makes a sort of conscience for those beneath him. Nature, like Raphael, is producing a Holy Family.?
Jacob Boehme: ?Throw open and throw out thy heart. For unless thou dost exercise thy heart, and the love of thy heart, upon every man in the world, thy self-love, thy pride, thy envy, thy distaste, thy dislike, will still have dominion over thee? In the name and in the strength of God, love all men. Love thy neighbor as thyself, and do to thy neighbor as thou doest to thyself. And do it now. For now is the accepted time, and now is the day of salvation.? These expressions are scriptural and valuable, if they are interpreted ethically, and are understood to inculcate the supreme duty of loving the Holy One, of being holy as he is holy, and of seeking to bring all Intelligent beings into conformity with his holiness.
(d) God?s love is not a merely emotional affection, proceeding from sense or impulse, nor is it prompted by utilitarian considerations.
Of the two words for love in the New Testament, file>w designates an emotional affection, which is not and cannot be commanded ( <431136>John 11:36 ? ?Behold how he loved him!?), while ajgapa>w expresses a rational and benevolent affection which springs from deliberate choice ( <430316>John 3:16 ? ?God so loved the world?; <401919>Matthew 19:19 ? ?Thou shall love thy neighbor as thyself?; 5:44 ? ?Love your enemies?). Thayer, New Testament Lex., 653 Agapa~n ?properly denotes a love founded in admiration, veneration, esteem, like the Lat. diligere, to be kindly disposed to one, to wish one well; but filei~n denotes an inclination prompted by sense and emotion, Lat. amare? Hence men are said ajgapa~n God, not filei~n .? In this word ajga>ph , when used of God, it is already implied that God loves, not for what he can get, but for what he can give. The rationality of his love involves moreover a subordination of the emotional element to a higher law than itself, namely, that of holiness. Even God?s self-love must have a reason and norm in the perfections of his own being.
(a) The immanent love of God is a rational and voluntary affection, grounded in perfect reason and deliberate choice.
Ritschl, Justification and Reconciliation, 3:277 ? ?Love is will, aiming either at the appropriation of an object, or at the enrichment of its existence, because moved by a reeling of its worth? Love is to persons; it is a constant will; it aims at the promotion of the other?s personal end, whether known or conjectured; it takes up the other?s personal end and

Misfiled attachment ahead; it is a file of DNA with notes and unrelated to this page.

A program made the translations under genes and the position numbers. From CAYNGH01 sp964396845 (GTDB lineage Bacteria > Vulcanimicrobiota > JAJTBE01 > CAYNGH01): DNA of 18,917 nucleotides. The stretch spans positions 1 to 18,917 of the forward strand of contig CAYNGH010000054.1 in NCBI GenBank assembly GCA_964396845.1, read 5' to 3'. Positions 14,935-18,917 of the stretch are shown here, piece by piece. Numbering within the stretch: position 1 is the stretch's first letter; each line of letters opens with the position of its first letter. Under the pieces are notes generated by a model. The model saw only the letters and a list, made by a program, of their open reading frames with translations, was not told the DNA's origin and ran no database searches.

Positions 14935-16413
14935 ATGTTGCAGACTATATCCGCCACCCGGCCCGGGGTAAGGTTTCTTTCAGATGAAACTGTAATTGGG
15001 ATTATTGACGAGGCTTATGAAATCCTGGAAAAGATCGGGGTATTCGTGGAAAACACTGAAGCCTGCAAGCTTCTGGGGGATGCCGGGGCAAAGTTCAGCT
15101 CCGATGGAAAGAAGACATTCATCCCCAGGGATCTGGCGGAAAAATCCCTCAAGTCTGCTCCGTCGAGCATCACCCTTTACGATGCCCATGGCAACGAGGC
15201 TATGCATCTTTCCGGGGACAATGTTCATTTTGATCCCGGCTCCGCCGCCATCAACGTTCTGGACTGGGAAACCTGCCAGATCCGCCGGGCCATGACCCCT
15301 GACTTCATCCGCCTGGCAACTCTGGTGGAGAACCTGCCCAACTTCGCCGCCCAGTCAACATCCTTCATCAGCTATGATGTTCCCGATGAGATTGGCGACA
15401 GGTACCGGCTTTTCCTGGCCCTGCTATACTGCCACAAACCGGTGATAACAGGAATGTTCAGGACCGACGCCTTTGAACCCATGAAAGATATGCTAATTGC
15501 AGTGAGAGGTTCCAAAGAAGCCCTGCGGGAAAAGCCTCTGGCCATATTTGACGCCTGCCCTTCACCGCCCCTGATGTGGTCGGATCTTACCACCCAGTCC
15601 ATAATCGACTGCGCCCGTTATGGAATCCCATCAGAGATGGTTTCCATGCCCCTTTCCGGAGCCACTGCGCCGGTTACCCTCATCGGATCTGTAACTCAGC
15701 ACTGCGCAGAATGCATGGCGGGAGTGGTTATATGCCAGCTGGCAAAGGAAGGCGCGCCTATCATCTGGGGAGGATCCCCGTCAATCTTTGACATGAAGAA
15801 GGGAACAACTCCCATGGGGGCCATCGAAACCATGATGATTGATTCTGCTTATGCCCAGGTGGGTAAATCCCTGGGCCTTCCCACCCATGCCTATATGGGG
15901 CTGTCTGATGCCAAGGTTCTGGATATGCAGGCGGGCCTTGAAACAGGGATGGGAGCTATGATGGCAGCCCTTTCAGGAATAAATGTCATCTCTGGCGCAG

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can be put into a love ? letter, and there is more in true religion than can be expressed either in theology or in worship. Christian worship is communion between God and man. But communion cannot be one-sided. Madame de Sta?h, whom Heine called? a whirlwind in petticoats,? ended one of her brilliant soliloquies by saying: ?What a delightful conversation we have had !? We may find a better illustration of the nature of worship in Thomas A Kempis?s dialogues between the saint and his Savior, in the Imitation of Christ. Goethe: ?Against the great superiority of another there is no remedy but love? To praise a man is to put one?s self on his level.? If this be the effect of loving and praising man, what must be the effect of loving and praising God! Inscription in Grasmere Church: ?Whoever thou art that enterest this church, leave it not without one prayer to God for thyself, for those who minister, and for those who worship here.? In <590127>James 1:27 ? ?Pure religion and undefiled before our God and Father is this, to visit the fatherless and widows in their affliction, and to keep oneself unspotted from the world? ? ?religion,? qrhskoi>a is cultus exterior ; and the meaning is that ?the external service, the outward garb, the very ritual of Christianity, is a life of purity, love and self ? devotion. What its true essence. its inmost spirit may be, the writer does not say, but leaves this to be inferred? On the relation between religion and worship, see Prof. Day, in New Englander, Jan. 1882; Prof. T. Harwood Pattison, Public Prayer; Trench, Syn. N. T, I; sec. 48; Coleridge, Aids to Reflection, Introduction, Aphorism 23; Lightfoot, Galatians, 351, note 2.
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